Chapter 6: The Three Root Desires
The necessity to be in a state of accordance, assonance and harmony with the world outside is not merely a requirement on the part of yoga practice; it is essential even for a reasonably comfortable life in this world. The world is not so very unimportant as to deserve our neglect totally or to assign to it a kind of secondary importance in relation to our own self.
I mentioned previously that the world is called the secondary self, the gaunatman, in the sense that it is something that is foisted upon our personality by an involvement of our consciousness in a very specific manner. Most people cannot be sure as to how they are involved in this world. Everything is taken for granted, usually. That something is happening in the world, and we are seeing it happening, and we have to do something with it, is a crude, rustic way of interpreting things. But things do not unnecessarily or randomly happen in the world, so we should not take them lightly.
The world's importance arises on account of our consciousness being involved in it. The content of consciousness is what is important—or rather, the very existence of a thing is conditioned by the extent of involvement of our consciousness in it. If the consciousness is withdrawn from a thing, it does not exist for consciousness.
We are told that there are realms of being above this world, of which we are totally unaware. They do exist, and perhaps they exist more significantly than this physical world; yet, they do not exist for us. In our daily considerations, we do not regard them as being there at all. Let them be there or let them not be there. Let the forces of nature be operating or not; we are not concerned with earth, water, fire. We are concerned with people, relations, and a little bit of our daily occupation.
The world's existence, as far as any person is concerned, is to the extent of its involvement in one's consciousness. This is why it is called a self. You will be wondering how the world is called a self, how an object is a self. Its selfhood arises on account of your self, which is consciousness, being involved in it.
If you are not involved consciously through your mind and through your affections, that particular thing does not exist for you. Therefore, the world cannot be handled very easily because it is another way of handling your own self, in a larger social extension of it. You cannot say you will renounce the world. There are people who say that they have no commitments; but you have every commitment because you are living in the world. If you are not living in the world, you have no commitments.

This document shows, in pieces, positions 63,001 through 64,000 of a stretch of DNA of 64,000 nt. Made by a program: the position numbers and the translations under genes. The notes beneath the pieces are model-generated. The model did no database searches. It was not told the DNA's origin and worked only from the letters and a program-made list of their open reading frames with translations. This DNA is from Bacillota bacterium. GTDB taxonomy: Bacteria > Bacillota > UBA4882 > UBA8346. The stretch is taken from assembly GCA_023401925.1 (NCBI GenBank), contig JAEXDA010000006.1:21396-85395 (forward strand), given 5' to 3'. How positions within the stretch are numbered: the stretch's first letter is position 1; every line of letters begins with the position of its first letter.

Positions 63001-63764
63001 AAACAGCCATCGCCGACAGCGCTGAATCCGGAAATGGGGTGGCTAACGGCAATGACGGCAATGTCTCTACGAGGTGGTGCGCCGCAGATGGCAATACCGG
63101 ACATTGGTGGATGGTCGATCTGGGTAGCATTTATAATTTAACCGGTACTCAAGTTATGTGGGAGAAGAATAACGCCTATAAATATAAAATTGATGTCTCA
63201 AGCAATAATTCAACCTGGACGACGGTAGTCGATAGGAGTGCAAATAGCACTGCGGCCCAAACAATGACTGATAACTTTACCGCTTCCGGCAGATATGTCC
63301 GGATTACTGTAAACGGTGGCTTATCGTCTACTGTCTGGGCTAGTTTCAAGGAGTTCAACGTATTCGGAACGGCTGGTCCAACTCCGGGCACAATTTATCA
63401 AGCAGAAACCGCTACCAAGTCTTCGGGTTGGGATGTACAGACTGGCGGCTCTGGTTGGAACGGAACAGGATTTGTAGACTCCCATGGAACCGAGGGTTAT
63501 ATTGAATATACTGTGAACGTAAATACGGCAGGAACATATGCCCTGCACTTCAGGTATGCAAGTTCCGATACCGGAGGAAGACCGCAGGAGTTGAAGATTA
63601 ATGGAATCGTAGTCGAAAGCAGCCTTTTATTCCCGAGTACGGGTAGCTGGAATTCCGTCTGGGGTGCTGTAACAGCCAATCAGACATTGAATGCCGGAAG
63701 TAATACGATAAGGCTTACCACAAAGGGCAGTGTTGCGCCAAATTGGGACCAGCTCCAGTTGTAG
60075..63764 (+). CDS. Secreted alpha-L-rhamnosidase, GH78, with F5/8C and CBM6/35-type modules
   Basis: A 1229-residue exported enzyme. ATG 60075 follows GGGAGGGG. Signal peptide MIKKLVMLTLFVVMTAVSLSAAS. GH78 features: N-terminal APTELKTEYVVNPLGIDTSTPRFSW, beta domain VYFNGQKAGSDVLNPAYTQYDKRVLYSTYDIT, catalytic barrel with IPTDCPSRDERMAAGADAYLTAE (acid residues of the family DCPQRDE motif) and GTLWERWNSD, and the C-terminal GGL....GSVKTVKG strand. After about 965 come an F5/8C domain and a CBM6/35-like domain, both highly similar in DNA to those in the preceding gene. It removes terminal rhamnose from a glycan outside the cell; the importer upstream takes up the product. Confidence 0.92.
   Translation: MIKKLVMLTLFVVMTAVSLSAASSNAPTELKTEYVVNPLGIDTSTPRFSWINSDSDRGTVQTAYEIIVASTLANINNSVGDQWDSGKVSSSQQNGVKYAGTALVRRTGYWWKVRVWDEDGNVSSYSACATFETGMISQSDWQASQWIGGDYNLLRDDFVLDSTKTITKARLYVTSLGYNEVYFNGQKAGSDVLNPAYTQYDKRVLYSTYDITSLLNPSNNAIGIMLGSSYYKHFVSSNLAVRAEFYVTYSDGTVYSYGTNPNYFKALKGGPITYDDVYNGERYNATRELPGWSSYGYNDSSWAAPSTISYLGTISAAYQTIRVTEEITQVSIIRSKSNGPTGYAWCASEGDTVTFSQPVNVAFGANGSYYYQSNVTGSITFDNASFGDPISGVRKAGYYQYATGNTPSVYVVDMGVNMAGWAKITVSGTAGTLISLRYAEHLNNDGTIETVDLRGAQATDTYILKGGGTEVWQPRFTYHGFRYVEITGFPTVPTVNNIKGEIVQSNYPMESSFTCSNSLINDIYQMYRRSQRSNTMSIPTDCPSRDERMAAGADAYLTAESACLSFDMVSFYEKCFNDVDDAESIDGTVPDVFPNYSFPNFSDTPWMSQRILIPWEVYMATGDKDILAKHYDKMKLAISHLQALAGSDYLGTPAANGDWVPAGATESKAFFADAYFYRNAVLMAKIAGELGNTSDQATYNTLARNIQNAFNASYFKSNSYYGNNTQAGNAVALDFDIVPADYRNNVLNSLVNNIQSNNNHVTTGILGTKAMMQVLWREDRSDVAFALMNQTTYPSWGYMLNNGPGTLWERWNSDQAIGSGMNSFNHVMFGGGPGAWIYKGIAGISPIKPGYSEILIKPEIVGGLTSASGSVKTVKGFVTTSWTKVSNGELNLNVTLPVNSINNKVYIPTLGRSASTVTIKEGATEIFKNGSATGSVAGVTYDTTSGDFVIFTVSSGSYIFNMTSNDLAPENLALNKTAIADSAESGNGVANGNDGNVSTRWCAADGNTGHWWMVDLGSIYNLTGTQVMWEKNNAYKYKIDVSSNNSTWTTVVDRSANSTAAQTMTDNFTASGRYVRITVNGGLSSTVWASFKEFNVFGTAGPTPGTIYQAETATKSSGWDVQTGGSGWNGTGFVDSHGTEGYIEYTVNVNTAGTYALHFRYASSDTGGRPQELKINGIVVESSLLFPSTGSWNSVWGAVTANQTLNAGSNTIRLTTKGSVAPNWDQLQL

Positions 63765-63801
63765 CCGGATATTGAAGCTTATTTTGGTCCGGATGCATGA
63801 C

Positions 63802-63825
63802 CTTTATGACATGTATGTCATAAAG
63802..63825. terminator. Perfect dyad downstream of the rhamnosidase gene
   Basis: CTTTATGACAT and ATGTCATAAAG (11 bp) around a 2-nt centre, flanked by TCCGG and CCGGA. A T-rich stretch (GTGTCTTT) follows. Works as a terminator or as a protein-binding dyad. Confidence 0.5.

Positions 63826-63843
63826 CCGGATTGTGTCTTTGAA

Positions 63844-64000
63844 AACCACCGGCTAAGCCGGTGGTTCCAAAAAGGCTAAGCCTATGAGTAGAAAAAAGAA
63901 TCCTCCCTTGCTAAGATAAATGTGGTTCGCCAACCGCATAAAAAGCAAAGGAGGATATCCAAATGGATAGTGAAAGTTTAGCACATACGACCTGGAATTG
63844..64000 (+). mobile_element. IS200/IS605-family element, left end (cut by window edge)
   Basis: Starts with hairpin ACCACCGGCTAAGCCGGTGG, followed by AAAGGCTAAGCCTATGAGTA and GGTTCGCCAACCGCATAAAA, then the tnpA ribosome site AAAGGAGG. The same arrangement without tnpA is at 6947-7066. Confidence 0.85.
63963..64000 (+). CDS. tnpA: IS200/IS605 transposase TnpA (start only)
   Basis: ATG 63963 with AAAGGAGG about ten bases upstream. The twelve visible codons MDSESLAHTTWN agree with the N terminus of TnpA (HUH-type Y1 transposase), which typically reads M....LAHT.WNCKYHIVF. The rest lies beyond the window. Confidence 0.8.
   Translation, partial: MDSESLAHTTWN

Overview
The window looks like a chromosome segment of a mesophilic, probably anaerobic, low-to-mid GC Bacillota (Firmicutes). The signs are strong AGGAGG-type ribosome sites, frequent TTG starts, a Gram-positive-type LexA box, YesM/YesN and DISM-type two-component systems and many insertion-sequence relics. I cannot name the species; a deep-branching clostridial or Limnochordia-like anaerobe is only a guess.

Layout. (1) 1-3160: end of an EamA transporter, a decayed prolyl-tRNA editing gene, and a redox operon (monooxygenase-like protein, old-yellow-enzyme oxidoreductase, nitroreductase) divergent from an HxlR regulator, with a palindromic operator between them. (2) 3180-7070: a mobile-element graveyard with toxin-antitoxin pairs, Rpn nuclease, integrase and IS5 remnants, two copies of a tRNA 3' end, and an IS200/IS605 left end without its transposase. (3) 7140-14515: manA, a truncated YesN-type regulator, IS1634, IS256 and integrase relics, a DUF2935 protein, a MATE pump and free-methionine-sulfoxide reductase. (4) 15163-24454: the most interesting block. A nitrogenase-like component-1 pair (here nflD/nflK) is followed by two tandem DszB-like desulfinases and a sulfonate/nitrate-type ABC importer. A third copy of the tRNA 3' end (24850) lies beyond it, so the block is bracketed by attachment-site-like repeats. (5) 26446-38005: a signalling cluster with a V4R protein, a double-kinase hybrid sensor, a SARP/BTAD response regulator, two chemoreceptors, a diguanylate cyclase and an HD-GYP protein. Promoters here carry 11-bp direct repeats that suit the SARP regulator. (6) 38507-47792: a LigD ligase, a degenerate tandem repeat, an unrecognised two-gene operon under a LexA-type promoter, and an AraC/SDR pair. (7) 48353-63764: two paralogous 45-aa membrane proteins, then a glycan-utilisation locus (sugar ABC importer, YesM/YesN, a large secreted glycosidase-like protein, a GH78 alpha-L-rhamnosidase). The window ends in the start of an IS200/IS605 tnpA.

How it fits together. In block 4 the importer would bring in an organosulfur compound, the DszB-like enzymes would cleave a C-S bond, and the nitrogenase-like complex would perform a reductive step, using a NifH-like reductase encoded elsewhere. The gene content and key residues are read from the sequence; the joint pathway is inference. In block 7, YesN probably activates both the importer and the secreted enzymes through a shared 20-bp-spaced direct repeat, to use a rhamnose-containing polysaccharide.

Now, what do you mean by saying that you are in the world or not in the world? The very consciousness of there being something outside you creates fear. The Upanishad says, dvitiyad vaibhayam bhavati: Wherever there is another beside you, there is fear. Even if there are only two people living in the whole world, there can be quarrel and war.
The position that one maintains in relation to another beside oneself is important. The world cannot be renounced in a slipshod manner, as we usually think, because it is like renouncing one's own self in some way. A part of yourself goes when you renounce the world. If you leave a geographical location and go a thousand kilometres away to another place, it does not mean that you have renounced that place. That place will cling to you as a part of yourself as long as your mind is there in some way—either because you want it, or because you do not want it. Even if you do not want a thing and you are conscious that you do not want that particular thing, it will still cling to you. The attachment of a particular thing to consciousness is either positive or negative. It is concerned, that is all—a kind of concern that you have about things. It may be any kind of concern.
Hence, the usual religious ordinance or requirement that seems to be a part of yoga practice—that renunciation is a precondition for spiritual evolution—is to be taken in its true scientific spirit. You can renounce a thing only if it belongs to you. A thing that is not your property need not be renounced, because you have no business with that thing. What is there that can be called your property?
There are two ways of looking at this. How did you happen to own any property in the world? You did not bring it when you were born from your mother's womb, nor will you take it when you leave this world. A thing that was not with you in the beginning and will not be there in the end—how did it become part of you in the middle? It is by a kind of psychological association.